'By and for Black technologists': Notes from Comcast BENgineers' 2021 conference - Technical.ly Philly

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Mar. 4, 2021 11:12 am

‘By and for Black technologists’: Notes from Comcast BENgineers’ 2021 conference

Engineering manager Quincy Iheme on how representation can build both community and a more diverse tech pipeline.
Comcast BENgineers’ 2020 conference.

Comcast BENgineers' 2020 conference.

(Courtesy photo)

This is a guest post by Quincy Iheme, engineering manager in sales technology for Comcast.

At our second annual BENgineers conference last week, Black technologists from across Comcast gathered — virtually this year — to share experiences, make connections and explore how the work we do to create a more diverse, inclusive and equitable workplace helps us create better, smarter technology.

In 2017, a handful of us in the Black Employee Network Employee Resource Group at Comcast formed BENgineers because we believed there was a specific opportunity to form a group at Comcast where Black technologists could work together to make not only our team, but also our technology, better. We focused on building the talent pipeline for Black technologists, forging stronger communication channels with technology leaders throughout the company, and showcasing the essential contributions that Black technologists make to Comcast’s products, systems and network.

That work culminated last year in our first annual BENgineers conference, in which more than 150 people from across the company gathered in our Philadelphia headquarters during Black History Month to share perspectives, make connections and celebrate the work of Black technologists throughout the company.

This year we more than tripled that turnout, as nearly 600 people joined from eight countries.

The theme of this year’s event was “Own the Room/Share Your Value” with a focus on providing practical advice for attendees to demonstrate the value they provide and make real progress within Comcast and in the technology industry more broadly.

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Our keynote speaker, Dr. Ainissa Ramirez, world-renowned science evangelist and author of “The Alchemy of Us,” spoke about the importance of diverse representation in technology, with a specific focus on how Black technologists’ role in the field is not just about creation or development, but also about critiquing current technology to ensure that all technology is serving all of humanity. Tony Werner, president of technology and product Xperience at Comcast, spoke as well, emphasizing the positive cultural and engineering impact that the BENgineers have had on our larger technology organization within Comcast. The packed day also featured a talk by senior technologists Leslie Chapman and Masamba Sinclair on “the path to distinguished engineer,” as well as a range of other presentations and talks led by BENgineers members and supporters.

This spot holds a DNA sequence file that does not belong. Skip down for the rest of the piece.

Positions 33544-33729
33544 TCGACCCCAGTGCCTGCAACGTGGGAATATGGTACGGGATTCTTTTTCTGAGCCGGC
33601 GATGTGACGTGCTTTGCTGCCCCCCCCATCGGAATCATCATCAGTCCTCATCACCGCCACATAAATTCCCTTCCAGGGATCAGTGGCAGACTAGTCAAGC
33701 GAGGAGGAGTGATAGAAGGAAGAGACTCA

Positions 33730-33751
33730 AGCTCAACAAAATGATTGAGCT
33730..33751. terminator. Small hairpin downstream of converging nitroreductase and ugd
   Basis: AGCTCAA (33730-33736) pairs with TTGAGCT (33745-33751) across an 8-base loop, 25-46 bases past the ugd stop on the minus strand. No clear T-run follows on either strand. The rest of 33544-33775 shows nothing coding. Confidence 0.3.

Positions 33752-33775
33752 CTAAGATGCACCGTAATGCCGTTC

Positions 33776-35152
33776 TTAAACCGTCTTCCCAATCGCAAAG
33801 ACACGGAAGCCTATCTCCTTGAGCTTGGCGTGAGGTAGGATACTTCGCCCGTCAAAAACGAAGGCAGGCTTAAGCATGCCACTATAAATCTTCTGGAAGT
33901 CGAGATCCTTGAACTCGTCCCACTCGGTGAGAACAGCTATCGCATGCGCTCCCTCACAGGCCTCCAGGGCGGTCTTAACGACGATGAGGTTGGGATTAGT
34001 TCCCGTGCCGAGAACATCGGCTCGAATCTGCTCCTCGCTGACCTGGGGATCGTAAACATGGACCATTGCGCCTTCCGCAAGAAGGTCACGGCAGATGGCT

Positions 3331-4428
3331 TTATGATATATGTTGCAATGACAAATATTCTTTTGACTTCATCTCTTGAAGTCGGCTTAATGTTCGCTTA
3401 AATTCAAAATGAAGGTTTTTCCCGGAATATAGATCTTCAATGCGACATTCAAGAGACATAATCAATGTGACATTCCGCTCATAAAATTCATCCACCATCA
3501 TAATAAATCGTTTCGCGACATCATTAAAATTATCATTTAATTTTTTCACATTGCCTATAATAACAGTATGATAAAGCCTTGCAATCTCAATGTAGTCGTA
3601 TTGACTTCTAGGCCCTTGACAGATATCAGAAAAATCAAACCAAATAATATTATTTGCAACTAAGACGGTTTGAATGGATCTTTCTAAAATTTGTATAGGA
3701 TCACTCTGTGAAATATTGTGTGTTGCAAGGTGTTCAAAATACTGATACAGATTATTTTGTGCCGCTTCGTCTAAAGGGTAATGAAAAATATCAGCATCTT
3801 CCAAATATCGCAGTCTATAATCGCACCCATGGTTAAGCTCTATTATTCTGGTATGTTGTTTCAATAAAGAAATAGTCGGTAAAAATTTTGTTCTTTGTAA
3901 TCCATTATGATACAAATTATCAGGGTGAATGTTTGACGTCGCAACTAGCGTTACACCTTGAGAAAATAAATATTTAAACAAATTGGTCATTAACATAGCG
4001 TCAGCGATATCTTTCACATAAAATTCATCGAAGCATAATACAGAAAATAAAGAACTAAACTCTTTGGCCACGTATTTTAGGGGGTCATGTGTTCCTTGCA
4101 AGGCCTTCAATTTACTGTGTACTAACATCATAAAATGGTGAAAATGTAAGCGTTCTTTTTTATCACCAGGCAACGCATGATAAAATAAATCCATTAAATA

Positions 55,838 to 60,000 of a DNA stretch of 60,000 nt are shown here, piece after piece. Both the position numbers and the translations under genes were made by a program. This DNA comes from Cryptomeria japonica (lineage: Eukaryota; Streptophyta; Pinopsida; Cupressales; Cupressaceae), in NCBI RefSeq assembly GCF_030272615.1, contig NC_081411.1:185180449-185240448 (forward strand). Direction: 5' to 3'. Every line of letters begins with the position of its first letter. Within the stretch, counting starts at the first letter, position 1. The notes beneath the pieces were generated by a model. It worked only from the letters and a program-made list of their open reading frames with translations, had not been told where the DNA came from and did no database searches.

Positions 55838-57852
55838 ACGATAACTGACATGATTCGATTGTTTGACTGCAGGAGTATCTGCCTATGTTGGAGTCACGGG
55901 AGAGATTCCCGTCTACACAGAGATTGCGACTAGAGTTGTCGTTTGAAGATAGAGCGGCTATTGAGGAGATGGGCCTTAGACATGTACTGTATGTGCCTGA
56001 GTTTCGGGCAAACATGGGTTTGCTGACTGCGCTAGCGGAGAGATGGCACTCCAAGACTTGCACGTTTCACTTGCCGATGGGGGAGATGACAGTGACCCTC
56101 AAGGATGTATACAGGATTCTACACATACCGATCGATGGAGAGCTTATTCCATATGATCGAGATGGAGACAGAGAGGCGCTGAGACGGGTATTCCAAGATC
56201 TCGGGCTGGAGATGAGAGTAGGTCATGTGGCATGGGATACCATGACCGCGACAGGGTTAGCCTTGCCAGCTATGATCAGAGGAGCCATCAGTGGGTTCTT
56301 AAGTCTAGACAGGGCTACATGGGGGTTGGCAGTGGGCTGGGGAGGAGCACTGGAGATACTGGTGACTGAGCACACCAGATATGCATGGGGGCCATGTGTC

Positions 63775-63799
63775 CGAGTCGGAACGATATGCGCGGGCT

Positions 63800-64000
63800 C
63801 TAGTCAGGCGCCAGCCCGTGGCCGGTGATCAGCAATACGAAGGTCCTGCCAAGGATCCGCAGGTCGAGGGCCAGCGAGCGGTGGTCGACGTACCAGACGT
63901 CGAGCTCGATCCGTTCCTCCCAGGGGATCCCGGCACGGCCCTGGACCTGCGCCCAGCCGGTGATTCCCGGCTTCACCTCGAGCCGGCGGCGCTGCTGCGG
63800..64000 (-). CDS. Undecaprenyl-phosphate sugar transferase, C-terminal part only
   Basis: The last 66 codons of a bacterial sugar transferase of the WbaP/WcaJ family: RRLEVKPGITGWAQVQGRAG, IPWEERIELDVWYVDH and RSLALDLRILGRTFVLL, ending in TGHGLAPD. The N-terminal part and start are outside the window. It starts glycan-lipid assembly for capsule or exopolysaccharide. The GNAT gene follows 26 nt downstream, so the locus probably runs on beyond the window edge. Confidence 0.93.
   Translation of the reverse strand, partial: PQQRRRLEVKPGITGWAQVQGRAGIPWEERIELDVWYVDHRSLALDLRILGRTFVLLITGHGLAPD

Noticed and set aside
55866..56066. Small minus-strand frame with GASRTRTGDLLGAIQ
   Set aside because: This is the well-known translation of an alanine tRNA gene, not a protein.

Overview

Comcast’s Sherita Ceasar, SVP of technology environments and strategy, and engineer Nkechinyere Kamalu during a virtual networking session at the 2021 BENgineers conference. (Courtesy image)

An important factor in the success of the BENgineers organization has been the tremendous support we’ve received from leadership throughout the technology organization, and indeed throughout all of Comcast. This commitment of resources and support has helped make it possible for us to exercise the entrepreneurial spirit that makes Comcast special.

The content of this year’s program was powerful, but for me, the impact of the BENgineers Conference goes far beyond any individual session or panel discussion.

The 2020 BENgineers conference was the first technology event I ever attended in which Black technologists were the majority of organizers, presenters and attendees. I know from speaking to many of my fellow BENgineers that the simple but profound experience of participating in an event created by and for Black technologists created a profound sense of connection and belonging.

I see that too when I meet with young technologists from the talent pipeline we’ve helped to develop. When interviewees hear about the BENgineers and meet a community of Black technologists thriving across the organization, it makes them want to come and work with us, which is a big reason why the BENgineers were founded in the first place.

One of our most recent hires — who met with BENgineers team members as part of her interview process — told me that the experience this year’s BENgineers event affected her in much the same way as our first event affected me. She said: “I’ve never felt the confidence as a junior software engineer to reach out privately to a speaker after a conference; however, BENgineers has helped provide a sense of acceptance for technologists of all backgrounds.”

The BENgineers conference represents only a tiny fraction of the work we do throughout the year. Still, it serves as an important milestone: a celebration of what we’ve accomplished so far, and a source of motivation for what’s still to come.

Companies: Comcast
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